New Delhi: The Petroleum Ministry has asked a ministerial panel to decide if Reliance Industries can charge a marketing margin over-and-above the government-approved sale price for KG-D6 gas.
The issue of the USD 0.135 per million British thermal unit marketing margin charged by RIL "to cover for the risk and cost associated with marketing of gas" has been referred to an Empowered Group of Ministers (EGoM) headed by Finance Minister Pranab Mukherjee, official sources said.
The Oil Ministry, which had long held that the marketing margin was a bilateral issue between the buyer and seller of gas, referred it to the EGoM after user industries like fertilisers sought a clarification on the legality of the levy.
In addition, the Central Vigilance Commission had in September asked the ministry to furnish reasons why it was not involved in fixing the marketing margin.
The ministry's technical arm, the Directorate General of Hydrocarbons (DGH), too, had opined that RIL should share a part of these earnings with the government. It wanted the marketing margin to be added to the gas sales price of USD 4.20 per mmBtu and profit-sharing between the contractor and the government to happen at the combined rate of USD 4.335 per mmBtu.
At present, RIL and the government split profits at the gas sales price of USD 4.20 per mmBtu after deducting the project cost.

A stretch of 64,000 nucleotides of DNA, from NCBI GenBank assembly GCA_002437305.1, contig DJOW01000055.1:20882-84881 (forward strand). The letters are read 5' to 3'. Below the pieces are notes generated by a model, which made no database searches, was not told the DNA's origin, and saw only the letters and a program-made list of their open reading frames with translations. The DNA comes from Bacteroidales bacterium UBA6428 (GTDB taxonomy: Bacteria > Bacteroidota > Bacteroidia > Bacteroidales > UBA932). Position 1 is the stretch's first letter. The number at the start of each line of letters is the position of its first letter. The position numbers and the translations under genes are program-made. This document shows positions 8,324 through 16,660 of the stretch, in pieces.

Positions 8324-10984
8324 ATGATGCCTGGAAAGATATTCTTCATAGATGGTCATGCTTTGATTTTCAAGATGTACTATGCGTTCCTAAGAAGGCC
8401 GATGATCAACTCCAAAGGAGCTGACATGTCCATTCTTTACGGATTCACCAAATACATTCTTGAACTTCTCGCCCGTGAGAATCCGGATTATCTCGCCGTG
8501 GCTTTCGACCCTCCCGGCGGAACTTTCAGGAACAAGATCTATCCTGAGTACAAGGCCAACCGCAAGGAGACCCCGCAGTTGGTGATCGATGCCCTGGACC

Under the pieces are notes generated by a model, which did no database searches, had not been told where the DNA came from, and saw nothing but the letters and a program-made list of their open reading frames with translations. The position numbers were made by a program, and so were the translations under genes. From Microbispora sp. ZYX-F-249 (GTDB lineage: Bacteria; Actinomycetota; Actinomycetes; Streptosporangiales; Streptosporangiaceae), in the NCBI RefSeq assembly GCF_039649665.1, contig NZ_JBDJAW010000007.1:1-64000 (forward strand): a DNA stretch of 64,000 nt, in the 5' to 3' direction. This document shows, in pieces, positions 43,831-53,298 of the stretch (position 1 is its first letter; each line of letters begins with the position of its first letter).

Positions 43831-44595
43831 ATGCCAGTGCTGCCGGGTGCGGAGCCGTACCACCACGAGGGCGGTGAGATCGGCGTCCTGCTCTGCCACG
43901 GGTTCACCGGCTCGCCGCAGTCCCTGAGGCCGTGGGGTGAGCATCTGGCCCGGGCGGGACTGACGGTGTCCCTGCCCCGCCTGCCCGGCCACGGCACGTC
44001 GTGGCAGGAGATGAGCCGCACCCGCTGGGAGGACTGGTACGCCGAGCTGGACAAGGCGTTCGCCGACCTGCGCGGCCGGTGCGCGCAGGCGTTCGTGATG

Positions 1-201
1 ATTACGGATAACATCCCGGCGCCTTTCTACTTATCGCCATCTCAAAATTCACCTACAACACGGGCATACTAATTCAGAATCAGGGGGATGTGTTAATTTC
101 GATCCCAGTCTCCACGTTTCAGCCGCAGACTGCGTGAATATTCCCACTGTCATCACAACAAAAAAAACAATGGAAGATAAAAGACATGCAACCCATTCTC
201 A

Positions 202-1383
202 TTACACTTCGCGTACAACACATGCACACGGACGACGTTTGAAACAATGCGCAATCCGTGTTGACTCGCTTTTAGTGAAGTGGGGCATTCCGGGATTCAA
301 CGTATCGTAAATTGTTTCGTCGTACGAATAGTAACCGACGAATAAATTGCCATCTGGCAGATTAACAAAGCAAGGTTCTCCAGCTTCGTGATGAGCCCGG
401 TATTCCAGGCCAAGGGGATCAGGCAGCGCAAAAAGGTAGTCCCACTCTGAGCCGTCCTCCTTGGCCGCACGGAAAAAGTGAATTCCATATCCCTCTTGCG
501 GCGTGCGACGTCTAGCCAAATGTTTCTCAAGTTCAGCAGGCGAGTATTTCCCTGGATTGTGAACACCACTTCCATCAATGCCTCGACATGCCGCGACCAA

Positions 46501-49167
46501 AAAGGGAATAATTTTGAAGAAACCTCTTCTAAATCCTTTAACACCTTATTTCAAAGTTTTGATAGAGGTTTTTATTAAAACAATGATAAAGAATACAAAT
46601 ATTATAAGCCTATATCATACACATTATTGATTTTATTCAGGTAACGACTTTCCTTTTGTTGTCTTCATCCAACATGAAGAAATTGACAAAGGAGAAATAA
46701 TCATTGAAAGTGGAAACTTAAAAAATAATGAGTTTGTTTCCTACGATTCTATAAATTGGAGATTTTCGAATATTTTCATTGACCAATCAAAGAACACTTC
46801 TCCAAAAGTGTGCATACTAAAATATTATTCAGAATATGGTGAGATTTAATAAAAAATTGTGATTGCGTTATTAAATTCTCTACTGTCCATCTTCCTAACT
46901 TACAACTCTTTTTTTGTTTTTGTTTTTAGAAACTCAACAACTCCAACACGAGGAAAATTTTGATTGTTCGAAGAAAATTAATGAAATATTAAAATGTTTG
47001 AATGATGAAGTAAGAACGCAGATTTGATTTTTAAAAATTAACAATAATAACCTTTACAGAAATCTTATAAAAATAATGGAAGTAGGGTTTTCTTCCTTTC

Sources said RIL has contested DGH's view, saying the marketing margin was a cost levied beyond the gas delivery flange and as such, was not regulated by the Production Sharing Contract (PSC).
The PSC provides for fixation of the gas price at the 'delivery point', the point at which an upstream operator transfers custody of gas to a marketing and transportation agency. That point for the eastern offshore KG-D6 gas is Kakinada, in Andhra Pradesh, and the government had in 2007 approved a gas price of USD 4.205 per mmBtu at the delivery point.
State-owned gas utility GAIL India also charges up to USD 0.18 per mmBtu as a marketing margin on gas it transports and none of it is shared with the government.
The DGH demand also ran contrary to the stance the ministry took on the issue in Parliament last year.
The then-Oil Minister Murli Deora had on February 24, 2010, told the Rajya Sabha that firms like RIL need not share the marketing margin with the government as it was a bilateral issue between the seller and the buyer.
"The said price (USD 4.2 mmBtu for five years) does not include any charge beyond the PSC delivery point. The marketing margin (levied by RIL) is beyond the delivery point and arises as a result of the gas sale and purchase agreement signed between the seller and the buyer," Deora had said.
First Published: Wednesday, December 28, 2011, 14:51